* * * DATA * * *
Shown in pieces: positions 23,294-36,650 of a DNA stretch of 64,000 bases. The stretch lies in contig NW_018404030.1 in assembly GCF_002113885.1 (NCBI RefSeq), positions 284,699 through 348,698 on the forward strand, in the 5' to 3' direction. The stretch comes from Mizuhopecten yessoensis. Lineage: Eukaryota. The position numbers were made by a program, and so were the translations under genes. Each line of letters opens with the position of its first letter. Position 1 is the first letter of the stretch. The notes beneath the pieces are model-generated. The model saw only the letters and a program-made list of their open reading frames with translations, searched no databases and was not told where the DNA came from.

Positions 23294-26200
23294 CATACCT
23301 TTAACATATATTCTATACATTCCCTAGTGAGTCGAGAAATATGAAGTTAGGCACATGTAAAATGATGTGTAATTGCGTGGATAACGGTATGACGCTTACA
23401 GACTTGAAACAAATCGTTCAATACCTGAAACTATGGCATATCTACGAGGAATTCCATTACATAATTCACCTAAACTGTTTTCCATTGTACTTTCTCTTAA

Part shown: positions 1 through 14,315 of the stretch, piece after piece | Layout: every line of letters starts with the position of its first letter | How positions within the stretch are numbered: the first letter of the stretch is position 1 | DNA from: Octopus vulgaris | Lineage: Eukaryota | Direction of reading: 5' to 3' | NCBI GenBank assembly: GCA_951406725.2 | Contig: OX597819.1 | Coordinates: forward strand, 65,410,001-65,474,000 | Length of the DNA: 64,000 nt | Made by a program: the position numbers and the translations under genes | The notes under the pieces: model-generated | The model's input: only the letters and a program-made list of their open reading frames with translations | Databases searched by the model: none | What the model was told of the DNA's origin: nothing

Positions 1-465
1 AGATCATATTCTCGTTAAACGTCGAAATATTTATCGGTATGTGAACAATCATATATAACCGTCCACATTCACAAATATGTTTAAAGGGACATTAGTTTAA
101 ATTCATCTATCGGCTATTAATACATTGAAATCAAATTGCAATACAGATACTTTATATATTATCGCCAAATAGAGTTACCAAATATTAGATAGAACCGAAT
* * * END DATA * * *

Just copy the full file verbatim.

Shown in pieces: positions 23,294-36,650 of a DNA stretch of 64,000 bases. The stretch lies in contig NW_018404030.1 in assembly GCF_002113885.1 (NCBI RefSeq), positions 284,699 through 348,698 on the forward strand, in the 5' to 3' direction. The stretch comes from Mizuhopecten yessoensis. Lineage: Eukaryota. The position numbers were made by a program, and so were the translations under genes. Each line of letters opens with the position of its first letter. Position 1 is the first letter of the stretch. The notes beneath the pieces are model-generated. The model saw only the letters and a program-made list of their open reading frames with translations, searched no databases and was not told where the DNA came from.

Positions 23294-26200
23294 CATACCT
23301 TTAACATATATTCTATACATTCCCTAGTGAGTCGAGAAATATGAAGTTAGGCACATGTAAAATGATGTGTAATTGCGTGGATAACGGTATGACGCTTACA
23401 GACTTGAAACAAATCGTTCAATACCTGAAACTATGGCATATCTACGAGGAATTCCATTACATAATTCACCTAAACTGTTTTCCATTGTACTTTCTCTTAA

Part shown: positions 1 through 14,315 of the stretch, piece after piece | Layout: every line of letters starts with the position of its first letter | How positions within the stretch are numbered: the first letter of the stretch is position 1 | DNA from: Octopus vulgaris | Lineage: Eukaryota | Direction of reading: 5' to 3' | NCBI GenBank assembly: GCA_951406725.2 | Contig: OX597819.1 | Coordinates: forward strand, 65,410,001-65,474,000 | Length of the DNA: 64,000 nt | Made by a program: the position numbers and the translations under genes | The notes under the pieces: model-generated | The model's input: only the letters and a program-made list of their open reading frames with translations | Databases searched by the model: none | What the model was told of the DNA's origin: nothing

Positions 1-465
1 AGATCATATTCTCGTTAAACGTCGAAATATTTATCGGTATGTGAACAATCATATATAACCGTCCACATTCACAAATATGTTTAAAGGGACATTAGTTTAA
101 ATTCATCTATCGGCTATTAATACATTGAAATCAAATTGCAATACAGATACTTTATATATTATCGCCAAATAGAGTTACCAAATATTAGATAGAACCGAAT